• Profitability ratios
  • How profitable is the company? How much output
    does the company generate in relation to a
    certain input?
  • Market value ratios
  • How do the earnings and results appear in
    relation to the stock price?

Source Brigham, Houston (2009), 84ff.
26
Liquidity ratios
  • If a company is getting into financial
    difficulties, it will pay its bills more slowly,
    borrowing money from banks and from suppliers.
    This leads to increased current liabilities which
    causes the current ratio to decrease. If current
    liabilities grow faster than current assets, this
    is a an indication of financial difficulties.
  • Inventories are a firms least liquid current
    asset and therefore most likely to suffer losses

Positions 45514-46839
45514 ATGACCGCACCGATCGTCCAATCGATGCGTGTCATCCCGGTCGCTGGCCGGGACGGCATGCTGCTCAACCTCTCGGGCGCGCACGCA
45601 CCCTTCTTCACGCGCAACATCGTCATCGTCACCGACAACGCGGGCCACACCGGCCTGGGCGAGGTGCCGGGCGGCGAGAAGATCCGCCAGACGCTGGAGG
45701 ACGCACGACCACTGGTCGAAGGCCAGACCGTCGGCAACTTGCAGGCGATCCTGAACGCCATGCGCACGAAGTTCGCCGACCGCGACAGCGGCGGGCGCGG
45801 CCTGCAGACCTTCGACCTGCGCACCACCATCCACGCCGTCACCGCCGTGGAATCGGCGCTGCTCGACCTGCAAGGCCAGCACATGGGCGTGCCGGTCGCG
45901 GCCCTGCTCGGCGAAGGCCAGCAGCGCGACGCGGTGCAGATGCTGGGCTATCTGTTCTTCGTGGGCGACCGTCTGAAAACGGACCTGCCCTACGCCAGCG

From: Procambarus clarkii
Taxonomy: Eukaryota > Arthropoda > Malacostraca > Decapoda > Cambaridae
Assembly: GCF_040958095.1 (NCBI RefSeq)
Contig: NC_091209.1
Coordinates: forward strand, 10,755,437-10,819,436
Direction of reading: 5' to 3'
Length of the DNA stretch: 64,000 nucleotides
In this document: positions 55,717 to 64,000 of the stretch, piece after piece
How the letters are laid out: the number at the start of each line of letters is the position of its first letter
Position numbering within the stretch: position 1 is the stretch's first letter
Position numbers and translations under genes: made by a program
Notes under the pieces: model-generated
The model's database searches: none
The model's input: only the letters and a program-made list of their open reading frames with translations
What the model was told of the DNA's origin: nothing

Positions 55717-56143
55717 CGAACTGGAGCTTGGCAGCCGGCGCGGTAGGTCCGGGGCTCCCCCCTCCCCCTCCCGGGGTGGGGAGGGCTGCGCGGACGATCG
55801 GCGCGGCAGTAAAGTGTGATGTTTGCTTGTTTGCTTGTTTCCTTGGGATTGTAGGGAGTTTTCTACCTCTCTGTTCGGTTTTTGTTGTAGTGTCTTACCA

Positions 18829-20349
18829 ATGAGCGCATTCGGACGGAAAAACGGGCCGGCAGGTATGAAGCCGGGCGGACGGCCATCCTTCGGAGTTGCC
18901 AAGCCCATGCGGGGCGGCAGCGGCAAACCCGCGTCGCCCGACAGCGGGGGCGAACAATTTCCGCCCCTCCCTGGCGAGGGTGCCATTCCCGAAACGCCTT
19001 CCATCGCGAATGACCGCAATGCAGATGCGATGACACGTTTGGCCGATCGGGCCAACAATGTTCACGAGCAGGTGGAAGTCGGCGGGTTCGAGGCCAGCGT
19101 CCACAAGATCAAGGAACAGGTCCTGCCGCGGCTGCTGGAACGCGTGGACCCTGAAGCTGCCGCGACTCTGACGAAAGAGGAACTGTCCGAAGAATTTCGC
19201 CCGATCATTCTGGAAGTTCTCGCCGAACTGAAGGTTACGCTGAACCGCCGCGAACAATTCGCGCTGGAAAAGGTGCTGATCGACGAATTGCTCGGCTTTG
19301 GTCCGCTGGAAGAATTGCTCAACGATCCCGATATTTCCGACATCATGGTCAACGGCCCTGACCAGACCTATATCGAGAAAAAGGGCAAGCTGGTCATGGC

if they have to be sold in liquidation. A company
    should be able to pay current liabilities with
    current assets less inventories.

Source Brigham, Houston (2009), 87f.
27
Balance sheet and income statement
Source Brigham, Houston (2009), 61.
Source Brigham, Houston (2009), 58.
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Liquidity ratios
  • If a company is getting into financial
    difficulties, it will pay its bills more slowly,
    borrowing money from banks and from suppliers.
    This leads to increased current liabilities which
    causes the current ratio to decrease. If current
    liabilities grow faster than current assets, this
    is a an indication of financial difficulties.
  • Inventories are a firms least liquid current
    asset and therefore most likely to suffer losses
    if they have to be sold in liquidation. A company
    should be able to pay current liabilities with
    current assets less inventories.

Source Brigham, Houston (2009), 87f.
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Balance sheet and income statement
Source Brigham, Houston (2009), 61.
Source Brigham, Houston (2009), 58.